Get upsets best bets for the first round of March Madness, featuring predictions for Louisiana Lafayette vs Tennessee, Kent State vs Indiana, Oral Roberts vs Duke, and Colgate vs Texas.
March Madness Upset Best Bets
The NCAA Tournament is here, and there will be upsets. The only question is whether this year will be more like 2021, when four seeds of 13 or lower won a first round game, or like 2022, when only one team seeded 13 or lower won (Saint Peter’s). Either way, a 12-seed has won a game in 32 of 37 tournaments since expansion, so there are bound to be some surprises.
Let’s take a look at which underdogs are the best bets to pull off an upset.
Louisiana Lafayette(+530) vs Tennessee
Louisiana isn’t my pick to beat Tennessee, but it does feel like the Ragin’ Cajuns are being undervalued leading up to the tournament. Tennessee is going to have to learn how to play without PG Zakai Zeigler, and the Vols already have a severely limited offense.
Hurting Louisiana is the fact it was not the best team in the Sun Belt, where Southern Miss and Marshall led all season, but the top of the conference was especially strong and the Ragin’ Cajuns still finished the season 26-7. With 78 points per game and excellent three-point shooting, Louisiana may be uniquely qualified to break a tough Tennessee defense.
This is by no means a lock, but Louisiana shouldn’t be more of an underdog than Kennesaw State, Vermont, and Montana State in this round – that makes Ragin’ Cajuns +11.5 another attractive option.
Kent State (+150) vs Indiana
I was excited about this one until everyone else’s excitement erased so much of the value on Kent State. Still, the buzz is justified.
Kent State lost only three games in the MAC, but the real hint for why this line is so close is what the Golden Flashes did in non-conference play. Kent State lost by two to Charleston, five to Houston, and seven to Gonzaga, taking each game down to the wire. The emergence of guard Sincere Carry, who’s looked like a star of late with an average of 23.6 points over his last five games, makes the Golden Flashes even more dangerous.
Indiana is a very solid team with second weekend potential, but the Hoosiers got a tough draw here. At the very least we could see a close game. If you’re all in, +150 is still positive value.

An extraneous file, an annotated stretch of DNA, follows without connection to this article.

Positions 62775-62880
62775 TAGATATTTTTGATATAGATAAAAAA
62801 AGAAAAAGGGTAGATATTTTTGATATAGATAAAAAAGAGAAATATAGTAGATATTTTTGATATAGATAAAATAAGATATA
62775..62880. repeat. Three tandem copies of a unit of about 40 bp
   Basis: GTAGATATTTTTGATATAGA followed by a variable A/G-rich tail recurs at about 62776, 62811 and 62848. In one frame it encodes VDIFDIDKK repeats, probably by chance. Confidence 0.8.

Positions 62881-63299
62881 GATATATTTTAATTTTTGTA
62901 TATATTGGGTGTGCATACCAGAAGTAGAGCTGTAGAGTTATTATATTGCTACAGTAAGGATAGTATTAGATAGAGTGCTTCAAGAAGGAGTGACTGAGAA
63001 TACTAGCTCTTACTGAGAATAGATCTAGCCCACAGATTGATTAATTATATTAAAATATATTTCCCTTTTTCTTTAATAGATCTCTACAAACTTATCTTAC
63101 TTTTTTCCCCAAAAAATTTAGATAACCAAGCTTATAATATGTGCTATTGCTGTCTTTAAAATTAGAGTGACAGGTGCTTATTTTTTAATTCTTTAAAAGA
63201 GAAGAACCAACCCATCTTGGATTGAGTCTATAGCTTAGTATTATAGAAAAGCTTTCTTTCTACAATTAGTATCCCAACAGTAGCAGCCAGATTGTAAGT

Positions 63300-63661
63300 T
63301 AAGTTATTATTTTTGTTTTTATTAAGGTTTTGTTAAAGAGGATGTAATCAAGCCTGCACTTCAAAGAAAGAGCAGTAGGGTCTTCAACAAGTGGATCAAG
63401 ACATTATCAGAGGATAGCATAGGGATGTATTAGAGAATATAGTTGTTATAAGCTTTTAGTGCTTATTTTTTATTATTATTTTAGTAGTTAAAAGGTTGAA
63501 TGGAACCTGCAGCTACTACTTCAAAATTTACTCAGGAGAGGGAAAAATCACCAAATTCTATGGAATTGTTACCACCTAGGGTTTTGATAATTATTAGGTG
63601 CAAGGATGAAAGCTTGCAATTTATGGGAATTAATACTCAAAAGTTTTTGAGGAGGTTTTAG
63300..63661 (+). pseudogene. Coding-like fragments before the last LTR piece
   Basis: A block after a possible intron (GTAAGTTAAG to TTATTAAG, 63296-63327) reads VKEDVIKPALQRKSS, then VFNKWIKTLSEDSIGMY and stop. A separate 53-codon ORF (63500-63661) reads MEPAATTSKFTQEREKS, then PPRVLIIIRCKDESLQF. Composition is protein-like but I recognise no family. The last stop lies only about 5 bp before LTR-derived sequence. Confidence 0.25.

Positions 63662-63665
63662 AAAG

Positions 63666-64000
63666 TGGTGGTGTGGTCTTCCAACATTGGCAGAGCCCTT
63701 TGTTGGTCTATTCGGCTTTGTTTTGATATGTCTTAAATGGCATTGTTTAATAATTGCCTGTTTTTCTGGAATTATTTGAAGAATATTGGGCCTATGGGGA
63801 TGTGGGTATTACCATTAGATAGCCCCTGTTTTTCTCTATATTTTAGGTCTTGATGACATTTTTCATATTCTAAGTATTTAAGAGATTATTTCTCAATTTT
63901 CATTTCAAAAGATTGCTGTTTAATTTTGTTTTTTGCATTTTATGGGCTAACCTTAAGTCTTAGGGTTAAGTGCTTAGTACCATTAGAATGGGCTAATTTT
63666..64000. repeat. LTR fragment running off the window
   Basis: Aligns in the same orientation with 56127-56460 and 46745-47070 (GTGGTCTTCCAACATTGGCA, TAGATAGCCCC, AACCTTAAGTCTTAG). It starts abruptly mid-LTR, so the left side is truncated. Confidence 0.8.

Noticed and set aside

Oral Roberts (+220) vs Duke
At +220, Oral Roberts could easily be a better value than Kent State. The Golden Eagles would have a case to be favored against any other No. 5 seed, but Duke is rolling into this matchup on a nine-game win streak.
Yes, the Blue Devils have the raw talent advantage, but they’re still a young team that showed more than a few flaws earlier in the season. Duke’s streak also might not mean very much in a weak ACC.
Oral Roberts has an elite offense, averaging more than 84 points per game and posting ridiculously efficient marks inside the three-point line. The Golden Eagles have a grizzled veteran in 2021 tournament star Max Abmas, and they can compete with Duke’s size thanks to 7’5” center Connor Vanover.
Duke thrives on its defense. If Oral Roberts makes its shots and proves to be a tough matchup, I’m not sure the Blue Devils will keep up on the offensive end.
Colgate (+720) vs Texas
Why not take some chances? Colgate hasn’t turned its Patriot League dominance into NCAA Tournament success yet, but it feels like that day is coming. The Raiders are only seeded this low because of an uncharacteristic slow start to the season – they ultimately turned it around in conference play and went 17-1.
I’m a believer in Texas thanks to the Longhorns’ experience and Sir’Jabari Rice’s emergence, but Colgate might be the best bet of the 14-16 seeds for one reason: three-point shooting. The Raiders are the nation’s most efficient team at 40.8%, and they have run one of the best mid-major offenses in the country for years under Matt Langel.
I picked Colgate to upset Wisconsin in last year’s tournament, and the opportunity was there – the Raiders squandered a late lead because they couldn’t hit a shot. If the shots happen to fall this time around, even Texas could be vulnerable.